[Box Backup] PATCH: Partial Solaris port

Martin Ebourne boxbackup at fluffy.co.uk
Sun Nov 28 16:57:12 GMT 2004

On Tue, 2004-11-23 at 12:29, Ben Summers wrote:
> On 23 Nov 2004, at 11:40, Martin Ebourne wrote:
> > 8. Took me ages to find why lseek was behaving bizarrely. Eventually I
> Actually I think this is a random side effect of library linkage. I've 
> given up trying to support it when Linux LFS is running, so there's now 
> a switch to turn off that testing if it's nasty on that platform. I 
> suggest you add it for your platform.

It doesn't need to be disabled - I got it working, just had to fix the
parameters to the syscall to be sensible, like the Linux ones, and for
once, not like the BSD ones. ;)

> But can anyone suggest a better way of testing what happens when you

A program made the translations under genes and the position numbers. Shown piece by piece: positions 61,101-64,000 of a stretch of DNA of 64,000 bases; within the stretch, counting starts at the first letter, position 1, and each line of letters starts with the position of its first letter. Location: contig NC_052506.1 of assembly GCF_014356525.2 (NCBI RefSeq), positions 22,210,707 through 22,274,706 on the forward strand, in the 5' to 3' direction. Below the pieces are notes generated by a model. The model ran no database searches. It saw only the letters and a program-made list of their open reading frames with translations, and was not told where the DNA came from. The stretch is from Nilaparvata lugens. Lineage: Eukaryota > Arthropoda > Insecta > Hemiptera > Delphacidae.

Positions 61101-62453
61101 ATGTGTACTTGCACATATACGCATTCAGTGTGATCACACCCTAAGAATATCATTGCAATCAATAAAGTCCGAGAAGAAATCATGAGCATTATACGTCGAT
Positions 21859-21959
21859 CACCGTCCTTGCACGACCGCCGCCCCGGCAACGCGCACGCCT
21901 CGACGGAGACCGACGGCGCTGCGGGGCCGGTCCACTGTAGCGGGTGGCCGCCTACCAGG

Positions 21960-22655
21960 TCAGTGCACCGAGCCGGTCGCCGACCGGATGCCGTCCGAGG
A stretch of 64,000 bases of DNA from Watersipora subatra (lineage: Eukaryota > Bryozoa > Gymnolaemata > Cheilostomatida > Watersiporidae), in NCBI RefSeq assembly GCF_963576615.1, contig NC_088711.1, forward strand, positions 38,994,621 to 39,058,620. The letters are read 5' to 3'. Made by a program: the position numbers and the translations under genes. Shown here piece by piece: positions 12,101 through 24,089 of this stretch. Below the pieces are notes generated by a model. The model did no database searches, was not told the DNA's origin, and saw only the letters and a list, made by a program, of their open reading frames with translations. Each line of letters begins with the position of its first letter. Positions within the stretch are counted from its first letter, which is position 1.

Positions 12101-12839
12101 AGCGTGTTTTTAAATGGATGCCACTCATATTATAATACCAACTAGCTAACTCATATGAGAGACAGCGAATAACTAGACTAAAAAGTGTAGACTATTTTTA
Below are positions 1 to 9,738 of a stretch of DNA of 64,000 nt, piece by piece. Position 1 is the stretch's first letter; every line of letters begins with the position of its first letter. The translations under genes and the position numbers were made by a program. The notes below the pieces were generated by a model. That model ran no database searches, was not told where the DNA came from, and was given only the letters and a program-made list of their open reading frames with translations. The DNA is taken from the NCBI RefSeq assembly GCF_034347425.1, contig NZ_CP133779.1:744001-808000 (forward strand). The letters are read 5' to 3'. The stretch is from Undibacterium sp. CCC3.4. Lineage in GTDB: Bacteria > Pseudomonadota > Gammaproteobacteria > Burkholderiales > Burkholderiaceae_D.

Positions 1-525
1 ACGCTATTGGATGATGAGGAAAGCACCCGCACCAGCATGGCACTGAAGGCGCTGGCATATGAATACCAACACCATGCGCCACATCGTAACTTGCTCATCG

> get errors from the filesystem?

I've not come up with anything so far...

> I remember from my ARM assembly days that you can do non-aligned reads 
> in a couple of reads and an AND of shifted values. But I think these 
> processors will just have to take the hit.

Something like:
	AND	r1, r0, #3
	XOR	r0, r0, r1
	MOV	r1, r1, LSL #3
	LDMIA	r0, {r2, r3}
	MOV	r2, r2, LSR r1
	RSB 	r1, r1, #32
	ORR	r2, r2, r3, LSL r1

off the top of my head. But it's been a few years too! Is this country
full of ex-Acorners? Still that's way more cycles than a basic read.

Thing is, I don't think gcc does this. It certainly doesn't for sparc -
all you get is a bus error when it runs. Not too helpful. The
workarounds in C are a fair bit more involved (not to mention be/le),
which is why I substituted memcpy. Not efficient though!

I think changing the protocol so that values are always aligned to their
size (4 bytes on 4 byte boundary, 2 bytes on 2, 8 on 8, etc) would be
well worthwhile, and would solve all this. It would be an incompatible
change between client & server, but perhaps better to do this now before
box hits the big time.



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